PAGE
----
Post-Growth Growth Models

AMSTERDAM – Since the 2008 financial crisis threw the world economy into a tailspin, there has been much talk about the need to pursue inclusive, sustainable prosperity. Yet policymakers in developed and developing countries alike have largely continued to rely on reactive, one-dimensional strategies aimed at boosting economic growth, instead of adopting a systemic approach that moves beyond output to account for social and environmental objectives. This may be about to change.

A recent report called New Growth Models – produced by the Nobel laureate Michael Spence and an array of distinguished policy and business practitioners, and released at the World Economic Forum’s meeting in Davos – highlights the deficiencies of the current approach. More important, it calls upon policymakers worldwide to commit to new growth models that foster inclusiveness and sustainability, alongside prosperity.

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The problems with the world’s current growth trajectory are well documented. The planet is creaking under the burden of a fast-growing and increasingly consumption-hungry human population.

Moreover, despite great strides in poverty reduction – largely a result of China’s unprecedented economic rise over the last three decades – inequality is on the rise worldwide. And the world’s increasing interconnectedness has contributed to increased volatility, as individual countries struggle to address challenges ranging from food security to financial reform. If policymakers continue to focus exclusively on output growth, the global economy’s stability – indeed, its viability – will be seriously threatened.

Of course, this is not a new notion. The Club of Rome’s controversial 1972 study Limits to Growth set a new standard for modern, ecologically-inspired catastrophe theory, warning that continued consumption at contemporary levels would lead to “global economic collapse and precipitous population decline.”

Disparaged by mainstream economists as technically inadequate, Limits to Growth was effectively buried in the following decades, as the pro-market policies spearheaded by US President Ronald Reagan and UK Prime Minister Margaret Thatcher took root and spread. More recently, the widely distributed benefits of China’s rise confirmed to many that a single-minded focus on growth works in practice, even if it is theoretically flawed.

But three recent developments have reignited the debate about the dangers of unfettered growth. For starters, the global financial meltdown and subsequent recession laid bare the consequences of free-market fundamentalism, thereby undercutting popular and ideological support for the neoliberal view that markets are best at shaping societal outcomes.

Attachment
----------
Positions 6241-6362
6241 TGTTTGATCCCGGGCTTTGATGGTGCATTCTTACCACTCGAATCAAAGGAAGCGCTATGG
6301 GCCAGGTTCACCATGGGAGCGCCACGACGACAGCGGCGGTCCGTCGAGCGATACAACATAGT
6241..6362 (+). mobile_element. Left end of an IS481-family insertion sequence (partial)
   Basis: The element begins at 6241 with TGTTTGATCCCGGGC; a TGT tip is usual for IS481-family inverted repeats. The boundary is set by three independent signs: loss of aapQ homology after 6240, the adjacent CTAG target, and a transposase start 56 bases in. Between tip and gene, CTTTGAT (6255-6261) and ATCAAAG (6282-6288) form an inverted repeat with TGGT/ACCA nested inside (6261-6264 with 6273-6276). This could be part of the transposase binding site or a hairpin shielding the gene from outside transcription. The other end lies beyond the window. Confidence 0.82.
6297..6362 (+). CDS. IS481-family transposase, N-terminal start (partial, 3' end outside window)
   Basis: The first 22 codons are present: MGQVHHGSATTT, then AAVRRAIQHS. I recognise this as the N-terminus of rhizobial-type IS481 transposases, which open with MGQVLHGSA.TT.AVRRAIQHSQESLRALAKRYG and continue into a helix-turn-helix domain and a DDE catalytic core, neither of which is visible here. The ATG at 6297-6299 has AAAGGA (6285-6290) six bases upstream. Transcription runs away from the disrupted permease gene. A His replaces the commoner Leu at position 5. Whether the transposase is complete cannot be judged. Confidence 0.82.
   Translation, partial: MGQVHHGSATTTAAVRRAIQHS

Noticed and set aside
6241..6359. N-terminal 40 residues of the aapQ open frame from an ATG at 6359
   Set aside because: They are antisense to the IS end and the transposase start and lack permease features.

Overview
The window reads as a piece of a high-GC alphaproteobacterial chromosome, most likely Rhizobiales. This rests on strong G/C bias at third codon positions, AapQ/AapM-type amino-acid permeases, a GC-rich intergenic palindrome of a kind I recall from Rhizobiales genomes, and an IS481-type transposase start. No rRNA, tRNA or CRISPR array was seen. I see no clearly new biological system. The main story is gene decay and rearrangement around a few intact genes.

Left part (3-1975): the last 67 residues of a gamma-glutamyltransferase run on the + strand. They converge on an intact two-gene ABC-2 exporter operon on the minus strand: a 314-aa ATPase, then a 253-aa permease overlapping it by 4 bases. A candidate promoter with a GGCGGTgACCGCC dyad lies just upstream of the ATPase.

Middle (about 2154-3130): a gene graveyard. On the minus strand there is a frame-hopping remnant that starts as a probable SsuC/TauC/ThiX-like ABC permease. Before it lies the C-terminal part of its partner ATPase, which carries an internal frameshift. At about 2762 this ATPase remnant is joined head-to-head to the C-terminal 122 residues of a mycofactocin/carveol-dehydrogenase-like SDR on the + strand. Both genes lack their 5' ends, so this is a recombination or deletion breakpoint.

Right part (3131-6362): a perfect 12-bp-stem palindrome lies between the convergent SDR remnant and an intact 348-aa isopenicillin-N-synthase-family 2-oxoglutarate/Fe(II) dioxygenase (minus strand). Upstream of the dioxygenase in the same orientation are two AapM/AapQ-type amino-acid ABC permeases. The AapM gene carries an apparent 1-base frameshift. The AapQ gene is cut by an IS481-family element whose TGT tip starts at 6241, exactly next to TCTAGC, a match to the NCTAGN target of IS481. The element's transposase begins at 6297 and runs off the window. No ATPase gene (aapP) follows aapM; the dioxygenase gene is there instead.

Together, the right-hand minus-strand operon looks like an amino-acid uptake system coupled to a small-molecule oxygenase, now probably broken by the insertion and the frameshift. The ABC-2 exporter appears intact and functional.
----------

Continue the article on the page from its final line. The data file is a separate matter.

Furthermore, China – the embodiment of the go-for-growth movement – has signaled a policy shift toward the pursuit of better social and environmental outcomes, alongside more moderate GDP gains. To be sure, this is largely a case of virtue arising from necessity; as export-driven growth has slowed, the risk of social unrest over issues like air pollution, food toxicity, and corruption has risen. But the new approach is also based on the recognition that China’s continued development depends on a healthy balance between ecology and economy.

This shift is linked to a third, broader development: the world’s growing understanding of where the planet is headed environmentally, especially in terms of climate change. While the science is constantly improving, the evidence concerning the looming challenge is abundant and clear. It is the economics of environmental action that now forms the core of the policy debate – unlike in 1972.

The good news is that fewer and fewer economists question the need to shift to a green economy, though this emerging consensus is not yet reflected in the pro-growth rhetoric of economics or in politics and public policy outside of China and exotic outliers like Bhutan. The question now is how to change the economic rules of the game to provide incentives for potential winners to drive progress – or at least neutralize likely losers’ ability to obstruct it.

New Growth Models argues that markets alone should not decide our collective fate; non-economic goals and metrics – both social and environmental – are also needed to guide countries’ economic aspirations and policies. This is a radical view; if applied to mainstream economic policymaking, the results would be nothing short of revolutionary.

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